Kane Williamson holds England up as New Zealand rally in Wellington

Kane Williamson continued to make life tricky for England as New Zealand built a lead after following on in the second Test at Wellington.

The Black Caps were 99 ahead at lunch on day four, having reached 325 for five in their follow on. England captain Ben Stokes had sent them back in after establishing a 226-run first-innings lead but is now facing the prospect of a potentially tricky chase.

Just how much they will need depends largely on Williamson, who put a poor series behind him to reach 63 not out and become his country’s record Test scorer in the process.

England took two wickets in the first session, one apiece for Ollie Robinson and Stuart Broad, but were showing signs of weariness after a long and taxing stint in the field dating back to the second morning.

Williamson started the day by chalking up the major milestone, pinging James Anderson’s fourth delivery off his toes to overtake Ross Taylor’s 7,683 Test runs. He received a fitting ovation for his efforts, but with the match and series at stake there was plenty still to do.

At the other end Henry Nicholls was having a less secure start, nudging Robinson a yard over short-leg off bat and pad then playing and missing on a handful of occasions as the net tightened.

Harry Brook
Harry Brook holds on to see the back of Henry Nicholls (Andrew Cornaga/Photosport/AP)

He lasted 35 minutes before getting too close to one, squirting Robinson to third slip where Harry Brook held on at the third attempt. By then England’s lead had been trimmed from 24 over night to just four.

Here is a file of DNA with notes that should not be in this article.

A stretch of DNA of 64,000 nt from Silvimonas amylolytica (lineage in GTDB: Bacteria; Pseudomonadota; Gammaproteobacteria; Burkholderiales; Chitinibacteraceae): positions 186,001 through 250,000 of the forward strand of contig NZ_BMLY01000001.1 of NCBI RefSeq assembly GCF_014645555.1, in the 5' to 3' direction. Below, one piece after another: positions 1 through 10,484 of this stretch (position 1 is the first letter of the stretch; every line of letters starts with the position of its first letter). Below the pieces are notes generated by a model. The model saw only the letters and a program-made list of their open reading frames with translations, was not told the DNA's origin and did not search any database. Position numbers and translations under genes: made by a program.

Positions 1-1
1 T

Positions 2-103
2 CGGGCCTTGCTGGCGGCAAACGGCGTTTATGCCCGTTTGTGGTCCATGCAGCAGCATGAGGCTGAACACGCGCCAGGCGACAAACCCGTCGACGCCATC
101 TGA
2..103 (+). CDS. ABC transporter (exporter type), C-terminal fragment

Once that was cleared, Daryl Mitchell set about building New Zealand’s lead as he took the driving seat from Williamson, scoring 41 of their first 50 runs together. He was particularly ambitious off Anderson, refusing to allow the 40-year-old to settle on a length.

England’s seamers were looking justifiably stiff as the innings ticked past 100 overs, to go with the 53.2 that came before the follow-on was enforced, leaving Jack Leach with a big role to play. The Somerset man looked like he had found the answer when he spun one sweetly past Williamson’s outside edge on 45 and Ben Foakes swooped to splatter the stumps.

Ben Foakes
Ben Foakes thought he had dismissed Kane Williamson but the TV umpire intervened (Andrew Cornaga/Photosport/AP)

It took a long assessment of the slow motion replays before the third umpire decided Williamson’s back foot was just back in the crease, a most marginal call that potentially carried New Zealand’s hopes with it.

Mitchell beat Williamson to 50, despite the latter being on 34 when he arrived at the crease, getting there by smearing Leach over the ropes at long-on. But his aggression got the better of him soon after, hacking Broad off the toe-end and allowing Joe Root enough time to backtrack from slip and settle under the catch.

Tom Blundell weighed in with 19 in 24 balls before the break, as England continued to receive reminders that the game was not yet done.